Published on 28 Sep 2013 | over 3 years ago
A video about the Human female's vagina and breasts. Breast exams and vagina exams are crucial to a woman's health. The breast checkup and the vagina checkup should be conducted by a physician at prescribed intervals.
The vagina (from Latin vāgīna, literally "sheath" or "scabbard") is a fibromuscular elastic tubular tract which is a sex organ and has two main functions: sexual intercourse and childbirth. In humans, this passage leads from the opening of the vulva to the uterus (womb), but the vaginal tract ends at the cervix. Unlike men, who have only one genital orifice, women have two, the urethra and the vagina. The vaginal opening is much larger than the urethral opening, and both openings are protected by the labia. The inner mould of the vagina has a foldy texture which can create friction for the penis during intercourse. During arousal, the vagina gets moist to facilitate the entrance of the penis.
The breast is the upper ventral region of the torso of a primate, in left and right sides, containing the mammary gland which in a female can secrete milk used to feed infants.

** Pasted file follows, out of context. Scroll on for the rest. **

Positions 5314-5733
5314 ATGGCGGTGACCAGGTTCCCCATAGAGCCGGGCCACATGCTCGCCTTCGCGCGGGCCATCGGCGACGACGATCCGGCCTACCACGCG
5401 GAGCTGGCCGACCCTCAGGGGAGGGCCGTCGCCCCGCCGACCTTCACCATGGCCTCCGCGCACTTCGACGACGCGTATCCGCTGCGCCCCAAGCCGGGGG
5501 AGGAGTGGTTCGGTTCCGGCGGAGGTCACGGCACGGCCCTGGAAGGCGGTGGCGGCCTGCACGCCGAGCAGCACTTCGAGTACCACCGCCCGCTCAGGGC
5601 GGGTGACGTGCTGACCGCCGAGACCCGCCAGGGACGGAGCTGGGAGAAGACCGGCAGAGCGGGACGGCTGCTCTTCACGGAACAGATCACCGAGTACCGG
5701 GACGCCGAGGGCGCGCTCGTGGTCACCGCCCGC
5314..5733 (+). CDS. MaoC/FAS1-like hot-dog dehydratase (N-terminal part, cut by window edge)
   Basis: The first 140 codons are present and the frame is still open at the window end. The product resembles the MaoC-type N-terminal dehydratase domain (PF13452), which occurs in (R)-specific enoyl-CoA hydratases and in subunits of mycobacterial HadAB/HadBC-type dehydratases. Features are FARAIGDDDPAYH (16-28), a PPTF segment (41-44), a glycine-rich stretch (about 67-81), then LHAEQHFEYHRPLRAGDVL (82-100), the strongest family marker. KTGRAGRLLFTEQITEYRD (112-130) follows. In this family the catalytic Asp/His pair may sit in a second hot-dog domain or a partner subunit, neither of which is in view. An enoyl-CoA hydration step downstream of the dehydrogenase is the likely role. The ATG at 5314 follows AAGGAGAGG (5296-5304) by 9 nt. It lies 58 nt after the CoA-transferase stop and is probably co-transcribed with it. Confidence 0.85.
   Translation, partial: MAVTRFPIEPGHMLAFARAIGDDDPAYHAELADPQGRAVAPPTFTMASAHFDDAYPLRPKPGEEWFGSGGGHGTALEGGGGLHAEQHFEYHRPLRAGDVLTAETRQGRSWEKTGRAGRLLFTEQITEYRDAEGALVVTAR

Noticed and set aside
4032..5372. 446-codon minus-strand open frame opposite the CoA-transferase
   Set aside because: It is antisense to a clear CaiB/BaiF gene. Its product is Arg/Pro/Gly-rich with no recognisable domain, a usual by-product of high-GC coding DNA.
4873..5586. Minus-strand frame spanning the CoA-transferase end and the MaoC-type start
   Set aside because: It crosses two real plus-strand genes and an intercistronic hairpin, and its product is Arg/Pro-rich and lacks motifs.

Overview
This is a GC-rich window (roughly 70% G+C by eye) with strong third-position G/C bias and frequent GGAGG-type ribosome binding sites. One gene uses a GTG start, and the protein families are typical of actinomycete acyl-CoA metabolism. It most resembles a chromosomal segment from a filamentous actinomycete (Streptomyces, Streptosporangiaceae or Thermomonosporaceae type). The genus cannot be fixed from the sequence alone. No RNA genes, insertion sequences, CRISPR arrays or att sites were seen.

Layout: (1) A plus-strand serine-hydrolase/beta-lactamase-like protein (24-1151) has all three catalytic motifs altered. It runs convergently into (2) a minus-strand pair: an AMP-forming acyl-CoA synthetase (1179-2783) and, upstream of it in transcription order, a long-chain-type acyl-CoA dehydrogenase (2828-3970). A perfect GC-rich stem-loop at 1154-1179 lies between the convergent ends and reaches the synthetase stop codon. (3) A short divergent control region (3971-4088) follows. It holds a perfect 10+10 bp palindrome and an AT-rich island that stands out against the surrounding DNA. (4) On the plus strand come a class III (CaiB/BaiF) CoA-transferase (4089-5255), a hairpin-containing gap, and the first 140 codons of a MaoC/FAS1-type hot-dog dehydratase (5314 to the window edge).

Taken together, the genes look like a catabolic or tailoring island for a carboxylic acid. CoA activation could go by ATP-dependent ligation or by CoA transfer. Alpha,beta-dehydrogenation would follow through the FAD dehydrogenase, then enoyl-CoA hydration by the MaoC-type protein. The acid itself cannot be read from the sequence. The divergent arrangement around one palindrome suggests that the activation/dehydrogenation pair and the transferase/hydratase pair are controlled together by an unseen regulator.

Both men and women develop breasts from the same embryological tissues. However, at puberty, female sex hormones, mainly estrogen, promote breast development which does not occur in men due to the higher amount of testosterone. As a result, women's breasts become far more prominent than those of men.
During pregnancy, the breast is responsive to a complex interplay of hormones that cause tissue development and enlargement in order to produce milk. Three such hormones are estrogen, progesterone and prolactin, which cause glandular tissue in the breast and the uterus to change during the menstrual cycle.
Each breast contains 15--20 lobes. The subcutaneous adipose tissue covering the lobes gives the breast its size and shape. Each lobe is composed of many lobules, at the end of which are sacs where milk is produced in response to hormonal signals.